Physics

Pure Pedantry

Category archives for Physics

I caught this interesting sentence over at Marginal Revolution: as consumption approaches satiation, workers reduce their hours of work to prevent themselves from actually reaching satiation. More technically, as workers approach satiation, their labor supply curves start to “bend backwards.” The result is that rising labor demand stemming from rising productivity raises wages yet reduces…

Scientists by have found evidence for the holographic principle in the search for gravity waves: According to Hogan, the holographic principle radically changes our picture of space-time. Theoretical physicists have long believed that quantum effects will cause space-time to convulse wildly on the tiniest scales. At this magnification, the fabric of space-time becomes grainy and…

Apparently, some people think that the name “Large Hadron Collider” fails to capture the terrific grandeur of the device’s mission. The Royal Society of Chemistry had a contest to pick an newer, better name, but the winning name proved to be “Halo.” No way can they call it that. That name is so copyrighted that…

Large Hadron Rap

In honor of the opening of the Large Hadron Collider at CERN, Michigan State University graduate student Kate McAlpine has an LHC rap on YouTube. The best part: the science is dead on.

Dennis Overbye of the NYTimes had this to say of cosmologists who are speculating about disembodied brains spontaneously generated in empty space: If you are inclined to skepticism this debate might seem like further evidence that cosmologists, who gave us dark matter, dark energy and speak with apparent aplomb about gazillions of parallel universes, have…

This warp drive is not eco-friendly

I am not even close to qualified enough to critique this paper, but I did find it interesting. The authors speculate about how you could create a warp drive — an engine for faster than light travel — by creating a bubble of expansion and contraction in spacetime. They speculate that an advanced enough civilization…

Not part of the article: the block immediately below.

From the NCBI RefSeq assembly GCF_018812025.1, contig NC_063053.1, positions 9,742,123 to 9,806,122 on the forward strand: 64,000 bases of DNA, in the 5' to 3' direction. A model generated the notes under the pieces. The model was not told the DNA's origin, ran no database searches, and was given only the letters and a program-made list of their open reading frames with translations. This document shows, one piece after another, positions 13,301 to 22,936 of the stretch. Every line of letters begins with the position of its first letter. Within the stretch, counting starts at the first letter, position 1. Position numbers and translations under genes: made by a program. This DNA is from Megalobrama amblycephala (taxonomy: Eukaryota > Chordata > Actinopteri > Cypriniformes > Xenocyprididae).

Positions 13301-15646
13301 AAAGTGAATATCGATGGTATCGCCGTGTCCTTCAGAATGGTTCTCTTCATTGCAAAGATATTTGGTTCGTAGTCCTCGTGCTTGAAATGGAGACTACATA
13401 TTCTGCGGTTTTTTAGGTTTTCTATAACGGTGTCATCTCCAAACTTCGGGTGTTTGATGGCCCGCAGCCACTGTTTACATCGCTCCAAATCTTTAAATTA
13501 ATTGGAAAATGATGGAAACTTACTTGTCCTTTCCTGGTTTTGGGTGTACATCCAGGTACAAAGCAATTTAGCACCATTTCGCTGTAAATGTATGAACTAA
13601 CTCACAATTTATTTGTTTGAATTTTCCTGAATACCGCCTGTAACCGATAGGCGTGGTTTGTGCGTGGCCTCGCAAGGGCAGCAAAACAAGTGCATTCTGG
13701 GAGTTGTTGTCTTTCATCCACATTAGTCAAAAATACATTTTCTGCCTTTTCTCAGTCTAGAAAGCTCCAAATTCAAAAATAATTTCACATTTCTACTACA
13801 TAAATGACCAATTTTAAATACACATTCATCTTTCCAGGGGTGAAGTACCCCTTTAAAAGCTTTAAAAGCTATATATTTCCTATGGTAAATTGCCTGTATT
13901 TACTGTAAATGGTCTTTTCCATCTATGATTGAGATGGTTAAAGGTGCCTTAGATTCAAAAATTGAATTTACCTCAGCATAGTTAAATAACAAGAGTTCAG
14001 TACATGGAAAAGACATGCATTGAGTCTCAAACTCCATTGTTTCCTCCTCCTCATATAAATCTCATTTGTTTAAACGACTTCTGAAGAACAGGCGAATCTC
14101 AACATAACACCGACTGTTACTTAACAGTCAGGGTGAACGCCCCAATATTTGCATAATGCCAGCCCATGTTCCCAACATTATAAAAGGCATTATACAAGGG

I had not thought that water was a poorly understood substance. Here are two interesting water articles that show that there is still more to learn. Who knew. First, if you put water in a high DC current it can form a bridge between two beakers: When exposed to a high-voltage electric field, water in…

Optical buffering of light

Photons can carry enormous amount of information, but one of the problems in using them to encode information is that they are difficult to store for even short periods (they are moving at the speed of light after all!). University of Rochester scientists have taken a step in solving the practical problems of using photons…

German scientists have created a metamaterial with a negative refractive index for far red light: The trick is to assemble an array of electronic components that resonate with the electric and magnetic fields of the light waves as they pass through. These materials are unlike any conventional substance, hence the name “metamaterial”. Pendry suggested that…

Hydrogen is great, but I feel like there are some structural and technical issues that have to be solved before…you know…the angels fly down to save us and hugs and bunnies abound. Popular Mechanics introduces a note of realism to the debate on alternative fuels with a great article on hydrogen fuel: At first glance,…